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Man and the Horse

Start Date 03 December 1984
End Date 01 September 1985
Venue Metropolitan Museum of Art
Location New York, USA
Curator Jean Druesedow
Special Consultant Diana Vreeland

The Metropolitan Museum’s December, 1984 Costume Institute exhi­bition, which will be presented by Polo/Ralph Lauren, will be a celebration of man’s long association with the horse. Titled Man and the Horse, the exhibition will present an outstanding selection of clothing, riding accoutrements, paintings and sculp­ture from the Museum’s own collections as well as from public and private collections elsewhere in the United States and Europe.

Diana Vreeland, Special Consultant to The Costume Institute will once again oversee the organization of the exhibition. In commenting on its theme, Mrs. Vreeland noted: “The power, beauty and elegance of the horse have fascinated people across cultures and across centuries. A well-mounted rider moving as one with his horse has long symbolized the highest degree of accomplishment and sophistication and has set standards for the conduct of society as well as for elegance in dress. The assem­blage of objects in the exhibition will focus on the central role of the horse in the development of style in fashion through a study of the many specific habits for riding, hunting, racing, polo and driving. It will emphasize the artistry and precision of tailoring.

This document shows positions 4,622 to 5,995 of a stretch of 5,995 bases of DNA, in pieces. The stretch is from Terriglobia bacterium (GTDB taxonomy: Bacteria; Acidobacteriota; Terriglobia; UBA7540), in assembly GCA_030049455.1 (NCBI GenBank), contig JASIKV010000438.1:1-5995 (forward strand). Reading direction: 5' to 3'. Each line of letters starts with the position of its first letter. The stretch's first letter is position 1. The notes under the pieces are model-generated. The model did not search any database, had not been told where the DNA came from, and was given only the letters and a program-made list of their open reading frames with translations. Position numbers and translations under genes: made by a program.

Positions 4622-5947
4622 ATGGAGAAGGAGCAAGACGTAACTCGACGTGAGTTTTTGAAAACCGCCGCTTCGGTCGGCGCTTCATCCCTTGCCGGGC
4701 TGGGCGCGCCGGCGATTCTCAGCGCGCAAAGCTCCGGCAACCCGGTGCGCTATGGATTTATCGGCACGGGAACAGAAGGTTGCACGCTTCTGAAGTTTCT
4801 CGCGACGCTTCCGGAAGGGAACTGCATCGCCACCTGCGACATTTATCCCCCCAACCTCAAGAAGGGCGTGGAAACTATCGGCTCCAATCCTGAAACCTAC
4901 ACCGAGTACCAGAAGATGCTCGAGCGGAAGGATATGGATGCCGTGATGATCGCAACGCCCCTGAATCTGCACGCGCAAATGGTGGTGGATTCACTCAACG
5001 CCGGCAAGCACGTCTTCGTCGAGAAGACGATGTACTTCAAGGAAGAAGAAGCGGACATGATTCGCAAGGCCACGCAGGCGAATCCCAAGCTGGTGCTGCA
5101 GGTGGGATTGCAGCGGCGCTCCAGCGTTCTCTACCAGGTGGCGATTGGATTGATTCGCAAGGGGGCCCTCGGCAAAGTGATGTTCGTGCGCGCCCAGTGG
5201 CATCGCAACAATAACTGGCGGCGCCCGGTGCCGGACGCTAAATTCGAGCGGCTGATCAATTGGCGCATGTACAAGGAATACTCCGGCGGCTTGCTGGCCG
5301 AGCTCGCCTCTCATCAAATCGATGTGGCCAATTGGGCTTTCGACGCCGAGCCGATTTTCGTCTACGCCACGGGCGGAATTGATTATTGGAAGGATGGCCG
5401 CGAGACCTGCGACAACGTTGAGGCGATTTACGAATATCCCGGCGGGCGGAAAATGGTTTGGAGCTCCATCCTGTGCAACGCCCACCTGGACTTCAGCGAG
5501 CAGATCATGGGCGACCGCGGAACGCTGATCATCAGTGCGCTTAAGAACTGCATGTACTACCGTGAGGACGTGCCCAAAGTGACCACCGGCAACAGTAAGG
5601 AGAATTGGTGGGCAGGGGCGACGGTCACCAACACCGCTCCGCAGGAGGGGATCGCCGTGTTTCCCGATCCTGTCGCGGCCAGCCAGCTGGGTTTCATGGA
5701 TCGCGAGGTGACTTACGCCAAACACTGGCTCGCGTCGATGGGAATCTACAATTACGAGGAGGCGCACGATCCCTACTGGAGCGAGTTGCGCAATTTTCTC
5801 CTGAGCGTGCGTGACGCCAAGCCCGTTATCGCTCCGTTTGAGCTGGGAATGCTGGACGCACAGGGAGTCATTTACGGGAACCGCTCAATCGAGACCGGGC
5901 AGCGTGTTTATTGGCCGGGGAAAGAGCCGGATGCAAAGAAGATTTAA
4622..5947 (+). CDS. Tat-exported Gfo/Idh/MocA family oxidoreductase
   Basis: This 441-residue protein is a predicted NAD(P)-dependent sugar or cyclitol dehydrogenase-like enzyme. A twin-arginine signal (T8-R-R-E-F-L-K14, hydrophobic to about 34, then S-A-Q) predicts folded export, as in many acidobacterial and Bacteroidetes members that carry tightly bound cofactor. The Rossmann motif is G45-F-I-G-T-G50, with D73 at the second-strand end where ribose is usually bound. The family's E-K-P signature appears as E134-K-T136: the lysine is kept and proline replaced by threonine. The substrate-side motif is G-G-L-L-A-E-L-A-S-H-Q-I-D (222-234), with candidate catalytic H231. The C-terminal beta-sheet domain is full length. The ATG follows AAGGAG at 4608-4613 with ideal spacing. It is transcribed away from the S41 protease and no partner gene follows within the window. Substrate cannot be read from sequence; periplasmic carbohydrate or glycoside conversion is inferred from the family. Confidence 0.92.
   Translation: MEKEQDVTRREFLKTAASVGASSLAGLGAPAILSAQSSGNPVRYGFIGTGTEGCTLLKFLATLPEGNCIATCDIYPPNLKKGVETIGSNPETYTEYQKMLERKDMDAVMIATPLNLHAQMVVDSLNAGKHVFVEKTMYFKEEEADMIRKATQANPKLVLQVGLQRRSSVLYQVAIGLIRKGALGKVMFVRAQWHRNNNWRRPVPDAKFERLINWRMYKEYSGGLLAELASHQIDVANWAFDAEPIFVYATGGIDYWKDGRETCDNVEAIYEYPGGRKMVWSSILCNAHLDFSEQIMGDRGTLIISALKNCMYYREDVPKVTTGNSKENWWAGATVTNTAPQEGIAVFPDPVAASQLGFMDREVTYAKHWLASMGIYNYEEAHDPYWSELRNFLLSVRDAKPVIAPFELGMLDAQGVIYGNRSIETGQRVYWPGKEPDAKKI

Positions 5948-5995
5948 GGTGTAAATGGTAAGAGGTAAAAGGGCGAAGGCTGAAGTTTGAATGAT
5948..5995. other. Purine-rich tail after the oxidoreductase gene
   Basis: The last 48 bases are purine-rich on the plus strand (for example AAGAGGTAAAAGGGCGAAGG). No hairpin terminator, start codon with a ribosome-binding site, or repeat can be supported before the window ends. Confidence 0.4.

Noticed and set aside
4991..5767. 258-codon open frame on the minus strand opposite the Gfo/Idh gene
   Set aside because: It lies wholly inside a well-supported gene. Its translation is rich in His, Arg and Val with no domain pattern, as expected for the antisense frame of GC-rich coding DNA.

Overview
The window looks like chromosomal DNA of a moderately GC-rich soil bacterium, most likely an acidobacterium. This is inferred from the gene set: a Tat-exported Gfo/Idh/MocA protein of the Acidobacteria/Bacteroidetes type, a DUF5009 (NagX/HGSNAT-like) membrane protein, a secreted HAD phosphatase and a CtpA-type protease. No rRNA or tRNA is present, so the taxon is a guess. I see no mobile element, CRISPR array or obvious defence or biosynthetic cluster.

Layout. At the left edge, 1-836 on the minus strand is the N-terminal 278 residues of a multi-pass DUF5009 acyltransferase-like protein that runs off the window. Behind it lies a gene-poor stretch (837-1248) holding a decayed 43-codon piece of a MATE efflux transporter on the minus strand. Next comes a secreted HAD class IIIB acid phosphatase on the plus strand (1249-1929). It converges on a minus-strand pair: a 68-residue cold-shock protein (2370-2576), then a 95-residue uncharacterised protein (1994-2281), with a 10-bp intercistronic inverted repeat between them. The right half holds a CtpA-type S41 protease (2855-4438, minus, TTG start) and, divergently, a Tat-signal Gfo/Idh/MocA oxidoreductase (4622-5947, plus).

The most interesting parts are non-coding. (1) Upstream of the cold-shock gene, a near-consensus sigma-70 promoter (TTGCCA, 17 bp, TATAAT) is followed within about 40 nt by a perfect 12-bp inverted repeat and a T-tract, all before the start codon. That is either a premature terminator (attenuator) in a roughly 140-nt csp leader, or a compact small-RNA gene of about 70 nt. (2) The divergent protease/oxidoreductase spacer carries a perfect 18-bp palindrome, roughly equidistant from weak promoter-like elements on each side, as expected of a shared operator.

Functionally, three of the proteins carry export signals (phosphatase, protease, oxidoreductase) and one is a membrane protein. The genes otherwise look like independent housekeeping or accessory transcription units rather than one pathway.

“Riding apparel has been a strong influence on fashion at least from the 18th century when women began to adapt masculine styles for their own riding ensembles and then further utilized these elements of tailoring and decoration in their regular daywear. The fundamentals of the tailored suit for both men and women — such a basic part of a contemporary wardrobe can be traced directly to styles developed over the centuries to accommodate the horse and rider:•

Ralph Lauren noted, “The relationship of man and horse has always been a great source of inspiration for all of my collections. Traditional riding and classic sporting clothes are both elegant and highly functional, and I find in them energy and excitement. I am, therefore, very pleased to join Diana Vreeland and the Metropolitan Museum for this exhibition.”

The exhibition will also explore the splendor of the accout­rements associated with the horse — such as saddles, harnesses, tandems, pony carts — which conjure images of beautifully finished leathers, highly polished brasses, impeccable tailoring and rigorous attention to detail.

Implicit in the influence of the horse on fashion is the broader impact of the horse on many other aspects of life; splendid carriages will reflect the vital importance of transporation and habit for the hunt. Throughout the exhibition the artistry in­spired by the horse will dominate and will emphasize the prominence of the relationship of the horse and man in the history of art.

Exhibition Catalogue

Images provided by The Metropolitan Museum of Art, New York, Thomas J. Watson Library